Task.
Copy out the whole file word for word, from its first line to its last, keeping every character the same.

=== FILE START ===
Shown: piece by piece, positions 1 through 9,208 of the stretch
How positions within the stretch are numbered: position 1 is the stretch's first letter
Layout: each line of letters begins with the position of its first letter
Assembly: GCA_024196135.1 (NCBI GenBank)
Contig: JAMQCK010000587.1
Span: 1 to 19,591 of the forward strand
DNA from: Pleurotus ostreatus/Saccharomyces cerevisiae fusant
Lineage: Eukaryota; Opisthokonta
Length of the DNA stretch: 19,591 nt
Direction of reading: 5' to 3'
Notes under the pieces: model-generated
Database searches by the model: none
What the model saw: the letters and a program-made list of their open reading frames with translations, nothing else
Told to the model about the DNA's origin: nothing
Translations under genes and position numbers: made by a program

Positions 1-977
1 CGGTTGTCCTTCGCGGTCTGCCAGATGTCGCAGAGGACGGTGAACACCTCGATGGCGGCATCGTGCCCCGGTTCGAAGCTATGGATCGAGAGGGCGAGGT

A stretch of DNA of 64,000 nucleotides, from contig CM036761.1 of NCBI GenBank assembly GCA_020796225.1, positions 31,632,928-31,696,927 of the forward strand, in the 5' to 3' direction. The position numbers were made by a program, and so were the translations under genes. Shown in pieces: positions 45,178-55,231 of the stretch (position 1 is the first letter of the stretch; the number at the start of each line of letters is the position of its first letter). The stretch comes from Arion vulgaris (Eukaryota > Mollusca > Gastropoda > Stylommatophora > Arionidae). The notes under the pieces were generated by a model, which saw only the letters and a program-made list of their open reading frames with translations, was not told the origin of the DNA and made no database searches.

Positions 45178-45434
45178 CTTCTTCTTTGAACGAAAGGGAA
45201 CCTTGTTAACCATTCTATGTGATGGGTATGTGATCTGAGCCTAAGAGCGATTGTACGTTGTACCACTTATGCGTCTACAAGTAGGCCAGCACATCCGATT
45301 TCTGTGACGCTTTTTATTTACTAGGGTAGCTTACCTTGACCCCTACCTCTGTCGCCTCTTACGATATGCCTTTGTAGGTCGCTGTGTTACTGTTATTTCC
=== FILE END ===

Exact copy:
Shown: piece by piece, positions 1 through 9,208 of the stretch
How positions within the stretch are numbered: position 1 is the stretch's first letter
Layout: each line of letters begins with the position of its first letter
Assembly: GCA_024196135.1 (NCBI GenBank)
Contig: JAMQCK010000587.1
Span: 1 to 19,591 of the forward strand
DNA from: Pleurotus ostreatus/Saccharomyces cerevisiae fusant
Lineage: Eukaryota; Opisthokonta
Length of the DNA stretch: 19,591 nt
Direction of reading: 5' to 3'
Notes under the pieces: model-generated
Database searches by the model: none
What the model saw: the letters and a program-made list of their open reading frames with translations, nothing else
Told to the model about the DNA's origin: nothing
Translations under genes and position numbers: made by a program

Positions 1-977
1 CGGTTGTCCTTCGCGGTCTGCCAGATGTCGCAGAGGACGGTGAACACCTCGATGGCGGCATCGTGCCCCGGTTCGAAGCTATGGATCGAGAGGGCGAGGT

A stretch of DNA of 64,000 nucleotides, from contig CM036761.1 of NCBI GenBank assembly GCA_020796225.1, positions 31,632,928-31,696,927 of the forward strand, in the 5' to 3' direction. The position numbers were made by a program, and so were the translations under genes. Shown in pieces: positions 45,178-55,231 of the stretch (position 1 is the first letter of the stretch; the number at the start of each line of letters is the position of its first letter). The stretch comes from Arion vulgaris (Eukaryota > Mollusca > Gastropoda > Stylommatophora > Arionidae). The notes under the pieces were generated by a model, which saw only the letters and a program-made list of their open reading frames with translations, was not told the origin of the DNA and made no database searches.

Positions 45178-45434
45178 CTTCTTCTTTGAACGAAAGGGAA
45201 CCTTGTTAACCATTCTATGTGATGGGTATGTGATCTGAGCCTAAGAGCGATTGTACGTTGTACCACTTATGCGTCTACAAGTAGGCCAGCACATCCGATT
45301 TCTGTGACGCTTTTTATTTACTAGGGTAGCTTACCTTGACCCCTACCTCTGTCGCCTCTTACGATATGCCTTTGTAGGTCGCTGTGTTACTGTTATTTCC